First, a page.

Foreign Policy Blogs

Terrorism in Central Asia

I was lucky enough to have a piece of mine, ‘Terrorism in Central Asia‘ be published on FPA's main page. The piece deals with the rise in terrorism from and in the Central Asian states, mainly from Uzbekistan and Tajikistan, and how it is impacting the stability near the Afghan/Pakistan border. Here is an excerpt:

The border between the states of Afghanistan and Pakistan is now arguably the most active front in the war on terror. Foreign terrorists and extremists have come to the volatile border from the Middle East and Central Asia and there is real fear that these perpetrators may bring the war back to their home countries. Even more worrisome is that several of the militant groups involved in the current Afghan/Pakistan/US/NATO conflict hold broader goals of attacking American and Western interests. Central Asia, defined here as Kyrgyzstan, Kazakhstan, Tajikistan, Turkmenistan, Uzbekistan, and Uighur-dominated Xinjiang Province in western China, with Afghanistan and Pakistan as integral neighbors, also has vibrant militant groups threatening the governments of Kyrgyzstan, Tajikistan, Uzbekistan, and before the Olympics the Chinese government was targeted for several attacks by Uighur separatists with ties all the way to Pakistan. This briefing will analyze the rise in terrorist and extremist activities near the Afghan/Pakistan border, explore the major Islamic extremist groups active in Central Asia, discuss the reasons for their presence, and provide policy recommendations for the US, local actors, and regional groups.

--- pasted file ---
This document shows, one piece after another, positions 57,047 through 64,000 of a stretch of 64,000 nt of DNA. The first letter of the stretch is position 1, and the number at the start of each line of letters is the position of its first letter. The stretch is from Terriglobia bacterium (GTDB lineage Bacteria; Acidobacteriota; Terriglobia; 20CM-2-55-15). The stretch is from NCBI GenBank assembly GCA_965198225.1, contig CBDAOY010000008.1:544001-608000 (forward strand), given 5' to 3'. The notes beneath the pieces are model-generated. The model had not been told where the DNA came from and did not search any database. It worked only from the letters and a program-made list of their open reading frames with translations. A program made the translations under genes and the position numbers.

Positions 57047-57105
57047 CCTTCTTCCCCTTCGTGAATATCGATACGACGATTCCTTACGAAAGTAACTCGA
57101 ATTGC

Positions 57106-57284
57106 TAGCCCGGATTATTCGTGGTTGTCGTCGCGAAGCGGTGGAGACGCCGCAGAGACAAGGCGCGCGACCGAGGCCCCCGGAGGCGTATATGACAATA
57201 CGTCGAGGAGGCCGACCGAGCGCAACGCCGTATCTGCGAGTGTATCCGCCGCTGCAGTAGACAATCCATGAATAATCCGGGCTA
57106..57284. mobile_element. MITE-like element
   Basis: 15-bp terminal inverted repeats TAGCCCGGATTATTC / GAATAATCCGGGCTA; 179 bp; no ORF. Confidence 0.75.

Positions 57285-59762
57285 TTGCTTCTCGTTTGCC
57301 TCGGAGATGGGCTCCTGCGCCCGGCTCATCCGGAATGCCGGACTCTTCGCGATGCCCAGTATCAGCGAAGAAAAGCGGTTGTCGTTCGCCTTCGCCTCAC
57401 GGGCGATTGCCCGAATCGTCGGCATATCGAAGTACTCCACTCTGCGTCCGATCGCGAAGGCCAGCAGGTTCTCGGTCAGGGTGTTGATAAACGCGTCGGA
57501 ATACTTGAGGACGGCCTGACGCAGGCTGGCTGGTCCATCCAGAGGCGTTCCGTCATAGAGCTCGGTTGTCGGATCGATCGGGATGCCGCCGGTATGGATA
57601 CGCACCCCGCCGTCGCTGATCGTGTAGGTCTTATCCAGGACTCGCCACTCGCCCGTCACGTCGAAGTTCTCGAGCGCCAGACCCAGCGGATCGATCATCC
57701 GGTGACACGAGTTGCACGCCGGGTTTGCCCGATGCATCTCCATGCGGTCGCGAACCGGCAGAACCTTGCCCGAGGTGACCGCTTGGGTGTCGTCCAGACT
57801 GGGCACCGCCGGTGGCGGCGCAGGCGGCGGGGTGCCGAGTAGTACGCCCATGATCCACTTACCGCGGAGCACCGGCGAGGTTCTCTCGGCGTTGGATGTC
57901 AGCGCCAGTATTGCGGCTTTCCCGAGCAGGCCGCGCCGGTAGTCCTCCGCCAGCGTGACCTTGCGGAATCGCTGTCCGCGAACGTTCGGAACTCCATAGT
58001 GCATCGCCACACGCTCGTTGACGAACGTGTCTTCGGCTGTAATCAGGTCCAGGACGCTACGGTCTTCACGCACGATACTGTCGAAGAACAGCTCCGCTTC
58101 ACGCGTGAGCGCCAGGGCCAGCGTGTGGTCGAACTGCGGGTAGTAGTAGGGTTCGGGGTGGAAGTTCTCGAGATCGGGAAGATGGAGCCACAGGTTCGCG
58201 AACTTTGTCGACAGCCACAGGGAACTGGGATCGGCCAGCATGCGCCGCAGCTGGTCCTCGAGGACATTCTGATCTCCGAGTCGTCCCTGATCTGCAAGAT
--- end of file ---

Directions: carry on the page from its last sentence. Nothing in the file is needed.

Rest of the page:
Al Qaeda and the Taliban's Foreign Helpers

In the last year or so there have been continual reports of a greater presence of foreign individuals and groups participating in extremist activities undermining Afghanistan, Pakistan, and regional stability. Al Qaeda and the Taliban have done an excellent job recruiting foreign jihadist to their fight against the US/NATO, Afghan, and Pakistani forces. Several disturbing trends have been recorded, including a rising use of suicide bombings and the recruitment and use of children in combat. Since 2001, there have been over 260 suicide bombings in Afghanistan alone, not to mention the hundreds that have recently occurred in Pakistan and Iraq, and unfortunately this number has only been increasing. US officials have stated that Al Qaeda and Taliban militants in the Afghan/Pak border have systematically created an underground network into Central Asia, which has brought in approximately 200 children into the violent conflict. Tajikistan and Uzbekistan have been called "feeder channels’ for the terrorist groups. Pakistani journalist and scholar Ahmed Rashid told Radio Free Europe: "We’ve seen more and more of these people coming in. We have seen more suicide bombers in Afghanistan who supposed to be Uzbek from Uzbekistan. Clearly, there's something going on here."

Hope you enjoy the article (it's about terrorism, how can you not enjoy it!). Comments, Questions, Criticism?



Patrick Frost

Patrick Frost recently graduated from New York University's Masters Program in Political Science - International Relations. His MA thesis analyzed the capabilities and objectives of the Shanghai Cooperation Organization in Central Asia and beyond and explored how these affected U.S. interests and policy.

Areas of Focus:
Eurasia, American Foreign Policy, Ideology, SCO

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